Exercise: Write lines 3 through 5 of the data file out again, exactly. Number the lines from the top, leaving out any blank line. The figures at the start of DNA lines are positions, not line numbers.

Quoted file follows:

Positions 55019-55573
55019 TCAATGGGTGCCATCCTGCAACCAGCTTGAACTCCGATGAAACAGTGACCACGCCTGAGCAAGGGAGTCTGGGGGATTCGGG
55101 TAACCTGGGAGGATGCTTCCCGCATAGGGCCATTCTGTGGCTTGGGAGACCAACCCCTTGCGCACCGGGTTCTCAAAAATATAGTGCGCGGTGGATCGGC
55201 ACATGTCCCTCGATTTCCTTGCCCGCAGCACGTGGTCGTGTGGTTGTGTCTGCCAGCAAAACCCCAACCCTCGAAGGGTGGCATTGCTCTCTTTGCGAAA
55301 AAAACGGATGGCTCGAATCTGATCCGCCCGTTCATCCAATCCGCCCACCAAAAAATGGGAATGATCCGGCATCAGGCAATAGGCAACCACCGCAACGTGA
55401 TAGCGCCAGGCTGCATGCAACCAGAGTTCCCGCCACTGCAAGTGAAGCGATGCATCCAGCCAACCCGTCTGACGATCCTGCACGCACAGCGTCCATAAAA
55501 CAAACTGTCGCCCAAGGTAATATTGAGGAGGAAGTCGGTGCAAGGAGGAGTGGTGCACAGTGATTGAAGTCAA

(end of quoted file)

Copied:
55101 TAACCTGGGAGGATGCTTCCCGCATAGGGCCATTCTGTGGCTTGGGAGACCAACCCCTTGCGCACCGGGTTCTCAAAAATATAGTGCGCGGTGGATCGGC
55201 ACATGTCCCTCGATTTCCTTGCCCGCAGCACGTGGTCGTGTGGTTGTGTCTGCCAGCAAAACCCCAACCCTCGAAGGGTGGCATTGCTCTCTTTGCGAAA
55301 AAAACGGATGGCTCGAATCTGATCCGCCCGTTCATCCAATCCGCCCACCAAAAAATGGGAATGATCCGGCATCAGGCAATAGGCAACCACCGCAACGTGA